Memorial services are being held across Norway as the country marks one year since confessed mass killer Anders Breivik shot dead 69 people at a youth camp on Utoya Island after killing eight in an Oslo bombing.
Breivik's trial came to a close on Friday.
On July 22, 2011, he detonated a car bomb in Olso with hopes of killing the ruling Norwegian Labor Party's leadership. At the Utoya Island youth camp, Breivik sought to do away with the next generation of Labor supporters.
It was the country's greatest peacetime act of violence, and one of the worst acts of terrorism the world had seen in decades.
Breivik, 33, a self-styled anti-Muslim crusader, maintained throughout his trial – and earlier, in a 1,500-page manifesto – that he was attempting to save Norway from an Islamic takeover.
His youngest victim was 14 years old.
In the days following the attacks, tens of thousands of Norwegians flooded central Oslo carrying roses in memoriam of Breivik's victims.
Prime Minister Jens Stoltenberg, a member of the Labor party, was unequivocal in his response to the tragedy, stating that the attacks would not shake the country's values.
"The Norwegian response to violence is more democracy, more openness and greater political participation," he said.
And the country's leadership has kept that promise: Norway has seen no changes to its terrorism laws, nor to the country's law enforcement and security capabilities. No special provisions have been made for dealing with suspected terrorists.
"Their [the terrorists'] whole point is to create shock and fear and get us to leave our liberal values … and lure us over to their shadowy part of the playing field… we should not let them win," Jan Egeland, a former official in the Norwegian Foreign Ministry and now deputy head of Human Rights Watch, told the BBC.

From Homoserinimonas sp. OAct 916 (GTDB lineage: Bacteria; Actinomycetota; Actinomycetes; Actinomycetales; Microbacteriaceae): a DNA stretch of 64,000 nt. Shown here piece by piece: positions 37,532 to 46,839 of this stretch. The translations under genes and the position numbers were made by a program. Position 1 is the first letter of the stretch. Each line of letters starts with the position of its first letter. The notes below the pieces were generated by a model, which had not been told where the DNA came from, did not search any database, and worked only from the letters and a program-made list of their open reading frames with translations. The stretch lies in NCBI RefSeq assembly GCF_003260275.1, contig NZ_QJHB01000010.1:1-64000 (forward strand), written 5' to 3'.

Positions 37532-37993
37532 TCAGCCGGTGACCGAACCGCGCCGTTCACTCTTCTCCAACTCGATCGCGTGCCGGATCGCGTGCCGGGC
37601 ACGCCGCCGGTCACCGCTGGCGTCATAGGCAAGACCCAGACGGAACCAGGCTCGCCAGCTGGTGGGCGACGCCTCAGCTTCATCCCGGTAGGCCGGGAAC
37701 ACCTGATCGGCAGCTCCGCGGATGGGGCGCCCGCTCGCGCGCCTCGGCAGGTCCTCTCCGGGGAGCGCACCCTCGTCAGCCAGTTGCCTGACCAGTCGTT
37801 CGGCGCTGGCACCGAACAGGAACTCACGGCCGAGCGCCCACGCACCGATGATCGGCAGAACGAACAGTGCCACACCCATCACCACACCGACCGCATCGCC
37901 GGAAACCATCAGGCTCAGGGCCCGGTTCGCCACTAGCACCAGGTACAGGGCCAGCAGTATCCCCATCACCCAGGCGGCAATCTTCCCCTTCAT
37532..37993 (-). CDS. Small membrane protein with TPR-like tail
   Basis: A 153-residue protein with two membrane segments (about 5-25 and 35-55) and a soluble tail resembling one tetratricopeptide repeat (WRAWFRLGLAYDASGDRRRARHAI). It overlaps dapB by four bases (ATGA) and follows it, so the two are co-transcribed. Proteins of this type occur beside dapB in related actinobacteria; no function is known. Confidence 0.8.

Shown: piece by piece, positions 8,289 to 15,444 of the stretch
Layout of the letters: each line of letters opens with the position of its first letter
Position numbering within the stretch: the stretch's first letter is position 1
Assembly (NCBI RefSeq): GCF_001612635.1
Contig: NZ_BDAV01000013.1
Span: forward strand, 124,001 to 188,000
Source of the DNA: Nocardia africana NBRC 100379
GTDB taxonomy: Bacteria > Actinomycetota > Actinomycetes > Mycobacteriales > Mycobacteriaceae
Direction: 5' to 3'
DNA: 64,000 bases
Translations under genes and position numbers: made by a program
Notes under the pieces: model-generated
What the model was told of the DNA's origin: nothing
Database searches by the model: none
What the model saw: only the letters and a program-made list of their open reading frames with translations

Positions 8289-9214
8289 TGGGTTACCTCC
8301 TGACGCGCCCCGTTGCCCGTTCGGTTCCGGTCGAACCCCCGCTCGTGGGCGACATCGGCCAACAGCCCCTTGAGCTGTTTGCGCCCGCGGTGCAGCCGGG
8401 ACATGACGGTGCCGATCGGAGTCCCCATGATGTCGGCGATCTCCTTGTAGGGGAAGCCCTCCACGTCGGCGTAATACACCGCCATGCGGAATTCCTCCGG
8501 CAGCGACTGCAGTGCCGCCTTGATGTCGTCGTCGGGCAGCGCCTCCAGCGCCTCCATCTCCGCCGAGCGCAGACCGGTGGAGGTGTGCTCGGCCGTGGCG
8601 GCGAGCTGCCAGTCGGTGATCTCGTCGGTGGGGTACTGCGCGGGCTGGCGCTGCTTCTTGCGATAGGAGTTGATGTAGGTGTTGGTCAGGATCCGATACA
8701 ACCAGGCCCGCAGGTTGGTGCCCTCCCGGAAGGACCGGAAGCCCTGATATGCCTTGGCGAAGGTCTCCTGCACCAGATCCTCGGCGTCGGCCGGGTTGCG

The freedoms enjoyed by Norway's citizens were afforded to Breivik himself during the trial, as he was given five days to explain, and attempt to defend, his actions. The trial turned into a ten-week affair, dogged by constant debates over his sanity.
But now that the courtroom segment of the case has come to a close, the victims' families simply hope that with Breivik likely to spend the next couple decades behind bars, it's the last they hear of him.
"For me this is not about whether he's mentally competent or not. For me this is about him never being let out again," Unni Espeland, whose 16-year-old daughter Andrine was killed in the massacre at Utoya Island, told AP.
A five-judge panel is slated to announce its ruling on Breivik's sanity on August 24.
If the court decides he is mentally competent, he would most likely end up spending 21 years – Norway's maximum sentence – in prison. This sentence can be extended as long as he is considered a menace to society.
If declared insane, Breivik would be committed to a mental institution for as long as he is thought to be dangerous to others. According to prosecutors, this could potentially mean the rest of his life.
Now, Norwegians are more focused on commemorating the victims of last year's tragedies.
Memorials are popping up across the country. For example, Norwegian artist Nico Widerberg has put up more than 50 memorials – one in every municipality that lost someone, while the City of London donated an oak tree to Oslo accompanied by a plaque dedicated to the victims' memory.
The government has proposed four locations for an official memorial, and a contest will determine exactly what shape it is to take.
Multiple events in memory of the victims are held in and around Oslo Sunday, especially at the sites of the attacks.
RT's Tesa Arcilla says there are growing indications that Breivik's ideology is a reflection of the increasingly radical clash of cultures and religions currently threatening Europe. Watch her report above.